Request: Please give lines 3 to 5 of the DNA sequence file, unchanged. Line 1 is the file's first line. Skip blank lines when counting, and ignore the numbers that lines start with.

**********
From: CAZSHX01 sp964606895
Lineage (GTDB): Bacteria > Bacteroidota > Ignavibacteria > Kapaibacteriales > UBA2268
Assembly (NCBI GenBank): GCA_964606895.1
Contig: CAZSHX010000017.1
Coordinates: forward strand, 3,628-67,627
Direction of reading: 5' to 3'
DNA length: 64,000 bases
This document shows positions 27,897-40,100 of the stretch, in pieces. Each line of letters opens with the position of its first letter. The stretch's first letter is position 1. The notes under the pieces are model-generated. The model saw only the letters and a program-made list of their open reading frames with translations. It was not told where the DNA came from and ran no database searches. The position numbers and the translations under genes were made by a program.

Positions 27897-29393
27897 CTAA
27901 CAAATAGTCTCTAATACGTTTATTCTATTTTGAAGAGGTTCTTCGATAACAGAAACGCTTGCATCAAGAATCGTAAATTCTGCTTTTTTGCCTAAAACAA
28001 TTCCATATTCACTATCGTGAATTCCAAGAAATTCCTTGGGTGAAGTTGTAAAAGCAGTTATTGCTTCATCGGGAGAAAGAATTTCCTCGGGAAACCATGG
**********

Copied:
Assembly (NCBI GenBank): GCA_964606895.1
Contig: CAZSHX010000017.1
Coordinates: forward strand, 3,628-67,627